The Watcher in the Marsh
The trek across the dank and misty marshes had been bad enough; the Watcher in the Marsh lived a long way from the village – from any civilised people – and only those who were bold, who were in need, or who were desperate risked the crossing to the hillock on which the ill-thatched hut crouched like a shaggy bear. But what lay inside was much, much worse.
Eired had no tales of their own. Too young and no chance yet to blood a spear on a foe, not had a chance to build their own legend. But now Carrec was laying in their hut with a wound in the belly that would go bad before the week was out. Eired needed the kind of miracle that only heroes could hope for – heroes, or those desperate enough to come and treat with the Watcher of the Marsh. Desperate enough to answer the price.
Inside the hut was dank with smoke, the smell of herbs drying, something awful boiling in the pot over the fire, and the sour smell of someone who had grown too accustomed to living unaccompanied. The watcher crouched opposite Eired; a shadowy shape easily mistaken for a bundle of rags and sticks if you ignored those eyes. Those terrible, terrible eyes. Eired looked at the floor, a yawning pit of fear opening in their stomach.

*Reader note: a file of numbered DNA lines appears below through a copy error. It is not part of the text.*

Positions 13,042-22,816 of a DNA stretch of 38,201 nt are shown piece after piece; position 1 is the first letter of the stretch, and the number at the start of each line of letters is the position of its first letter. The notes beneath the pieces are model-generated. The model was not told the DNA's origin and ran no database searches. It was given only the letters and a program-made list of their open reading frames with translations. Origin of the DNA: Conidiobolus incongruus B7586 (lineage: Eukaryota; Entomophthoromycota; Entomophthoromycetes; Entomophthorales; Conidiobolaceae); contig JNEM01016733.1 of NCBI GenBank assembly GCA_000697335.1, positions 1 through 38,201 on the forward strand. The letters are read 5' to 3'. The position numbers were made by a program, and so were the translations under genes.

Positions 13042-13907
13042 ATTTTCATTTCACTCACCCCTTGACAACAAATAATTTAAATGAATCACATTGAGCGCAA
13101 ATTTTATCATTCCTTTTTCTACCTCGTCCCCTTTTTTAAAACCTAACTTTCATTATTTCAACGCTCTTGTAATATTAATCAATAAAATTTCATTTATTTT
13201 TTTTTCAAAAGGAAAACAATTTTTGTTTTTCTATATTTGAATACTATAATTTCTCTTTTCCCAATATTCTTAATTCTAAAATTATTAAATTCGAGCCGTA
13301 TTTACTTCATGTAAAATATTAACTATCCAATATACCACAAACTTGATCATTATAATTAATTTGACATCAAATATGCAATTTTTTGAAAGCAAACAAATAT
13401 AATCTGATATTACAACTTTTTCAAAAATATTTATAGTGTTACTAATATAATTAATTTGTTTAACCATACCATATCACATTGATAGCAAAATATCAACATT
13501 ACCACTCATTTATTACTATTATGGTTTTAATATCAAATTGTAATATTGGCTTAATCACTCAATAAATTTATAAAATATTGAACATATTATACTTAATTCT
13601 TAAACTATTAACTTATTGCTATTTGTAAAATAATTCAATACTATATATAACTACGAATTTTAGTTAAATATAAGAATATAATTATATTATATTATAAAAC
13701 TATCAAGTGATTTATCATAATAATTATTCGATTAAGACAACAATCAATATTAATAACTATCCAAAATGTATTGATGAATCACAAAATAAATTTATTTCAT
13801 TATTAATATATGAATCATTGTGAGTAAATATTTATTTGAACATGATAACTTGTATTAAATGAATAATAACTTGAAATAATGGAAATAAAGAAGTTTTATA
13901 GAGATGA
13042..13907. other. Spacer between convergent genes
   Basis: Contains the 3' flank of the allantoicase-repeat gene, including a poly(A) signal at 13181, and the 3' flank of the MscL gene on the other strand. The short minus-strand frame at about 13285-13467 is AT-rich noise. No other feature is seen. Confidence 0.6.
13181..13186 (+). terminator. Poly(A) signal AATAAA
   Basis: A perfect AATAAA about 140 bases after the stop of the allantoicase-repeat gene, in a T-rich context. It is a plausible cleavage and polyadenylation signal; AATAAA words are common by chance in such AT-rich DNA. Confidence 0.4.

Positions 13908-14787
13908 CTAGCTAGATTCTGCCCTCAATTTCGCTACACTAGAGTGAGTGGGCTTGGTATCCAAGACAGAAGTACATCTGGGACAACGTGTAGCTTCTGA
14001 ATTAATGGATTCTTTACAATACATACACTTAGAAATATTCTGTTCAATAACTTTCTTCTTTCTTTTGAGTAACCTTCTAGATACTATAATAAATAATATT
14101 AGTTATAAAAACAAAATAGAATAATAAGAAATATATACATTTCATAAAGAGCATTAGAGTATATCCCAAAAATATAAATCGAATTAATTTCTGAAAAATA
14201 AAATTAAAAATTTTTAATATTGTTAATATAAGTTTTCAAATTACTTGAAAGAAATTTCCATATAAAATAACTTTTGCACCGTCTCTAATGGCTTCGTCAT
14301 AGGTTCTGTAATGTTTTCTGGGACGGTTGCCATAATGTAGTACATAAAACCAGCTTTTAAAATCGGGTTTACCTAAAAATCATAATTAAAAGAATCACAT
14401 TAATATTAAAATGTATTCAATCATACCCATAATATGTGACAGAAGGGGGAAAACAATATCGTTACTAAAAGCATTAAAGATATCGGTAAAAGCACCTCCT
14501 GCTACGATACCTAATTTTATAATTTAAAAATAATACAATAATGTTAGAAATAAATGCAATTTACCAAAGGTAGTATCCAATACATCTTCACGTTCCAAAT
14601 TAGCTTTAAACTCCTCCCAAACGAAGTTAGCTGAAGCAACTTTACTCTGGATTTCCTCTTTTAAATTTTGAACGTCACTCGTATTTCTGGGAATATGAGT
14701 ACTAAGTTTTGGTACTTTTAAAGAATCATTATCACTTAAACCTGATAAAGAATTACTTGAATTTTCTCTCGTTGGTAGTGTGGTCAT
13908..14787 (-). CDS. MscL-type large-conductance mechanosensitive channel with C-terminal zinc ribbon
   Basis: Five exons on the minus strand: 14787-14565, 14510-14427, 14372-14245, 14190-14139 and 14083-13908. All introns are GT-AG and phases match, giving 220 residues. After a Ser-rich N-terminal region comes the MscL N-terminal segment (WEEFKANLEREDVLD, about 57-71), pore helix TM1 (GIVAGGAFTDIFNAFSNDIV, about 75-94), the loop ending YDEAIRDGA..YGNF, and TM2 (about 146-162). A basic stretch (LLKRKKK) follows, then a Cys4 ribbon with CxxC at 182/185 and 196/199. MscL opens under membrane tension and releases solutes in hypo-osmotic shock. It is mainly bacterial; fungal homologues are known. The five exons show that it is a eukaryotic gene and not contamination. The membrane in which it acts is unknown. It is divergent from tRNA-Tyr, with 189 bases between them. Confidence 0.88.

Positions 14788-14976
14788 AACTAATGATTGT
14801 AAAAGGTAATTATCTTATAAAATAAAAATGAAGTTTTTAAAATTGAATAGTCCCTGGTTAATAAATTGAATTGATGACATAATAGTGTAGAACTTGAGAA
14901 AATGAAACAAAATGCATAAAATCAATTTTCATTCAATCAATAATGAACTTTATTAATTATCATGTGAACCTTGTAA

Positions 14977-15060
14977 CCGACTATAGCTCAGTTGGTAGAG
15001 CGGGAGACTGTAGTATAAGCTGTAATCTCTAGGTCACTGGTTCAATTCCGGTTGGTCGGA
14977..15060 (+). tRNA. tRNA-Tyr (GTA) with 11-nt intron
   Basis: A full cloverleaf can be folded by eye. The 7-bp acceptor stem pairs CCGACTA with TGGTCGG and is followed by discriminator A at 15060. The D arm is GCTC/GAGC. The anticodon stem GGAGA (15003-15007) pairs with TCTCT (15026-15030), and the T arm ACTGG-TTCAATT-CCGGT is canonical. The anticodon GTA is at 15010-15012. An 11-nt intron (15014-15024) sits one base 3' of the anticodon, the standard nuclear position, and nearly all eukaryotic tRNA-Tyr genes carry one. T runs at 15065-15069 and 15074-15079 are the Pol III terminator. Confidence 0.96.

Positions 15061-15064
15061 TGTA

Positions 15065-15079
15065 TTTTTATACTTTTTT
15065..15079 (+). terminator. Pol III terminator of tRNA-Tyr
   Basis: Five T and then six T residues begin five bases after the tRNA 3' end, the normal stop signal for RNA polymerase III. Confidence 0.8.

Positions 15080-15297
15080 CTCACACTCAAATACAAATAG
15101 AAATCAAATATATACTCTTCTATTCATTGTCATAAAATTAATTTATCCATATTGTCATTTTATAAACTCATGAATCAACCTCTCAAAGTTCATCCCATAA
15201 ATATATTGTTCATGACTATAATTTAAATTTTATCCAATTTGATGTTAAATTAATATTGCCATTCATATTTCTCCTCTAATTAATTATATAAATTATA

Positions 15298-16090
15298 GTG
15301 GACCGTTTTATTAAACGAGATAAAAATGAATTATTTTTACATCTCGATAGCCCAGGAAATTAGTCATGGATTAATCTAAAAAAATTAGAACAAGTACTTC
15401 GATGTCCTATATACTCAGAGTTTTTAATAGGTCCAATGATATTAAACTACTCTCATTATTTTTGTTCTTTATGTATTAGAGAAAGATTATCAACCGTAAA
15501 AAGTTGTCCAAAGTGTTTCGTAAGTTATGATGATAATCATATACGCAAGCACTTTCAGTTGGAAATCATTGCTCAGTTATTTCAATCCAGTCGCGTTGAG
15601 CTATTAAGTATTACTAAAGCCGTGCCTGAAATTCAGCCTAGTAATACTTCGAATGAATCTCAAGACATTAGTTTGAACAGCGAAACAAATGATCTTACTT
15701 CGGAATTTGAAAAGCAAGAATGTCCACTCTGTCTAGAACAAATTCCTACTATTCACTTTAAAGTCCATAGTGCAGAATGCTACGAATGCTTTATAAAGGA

If I tell you a secret, it may earn you what you need. But there will be a price.
There is always a price.
Five days later, to the astonishment of all, Carrec was sitting up and eating solid food. Eired had gathered a strange mix of herbs and clay and used it to make a poultice and Carrecs wound – which Meurig the Woundbinder had looked at and shaken his head sadly at – was half-healed. Meurig went before the Keepers and told the tale, and they accorded to Eired the title Cutward, in respect of the tale.
Eired never spoke of their trip into the marsh to anyone. As time went by they even, sometimes, managed to forget, briefly, that they owed a life for a secret.
But debts always – always – come due.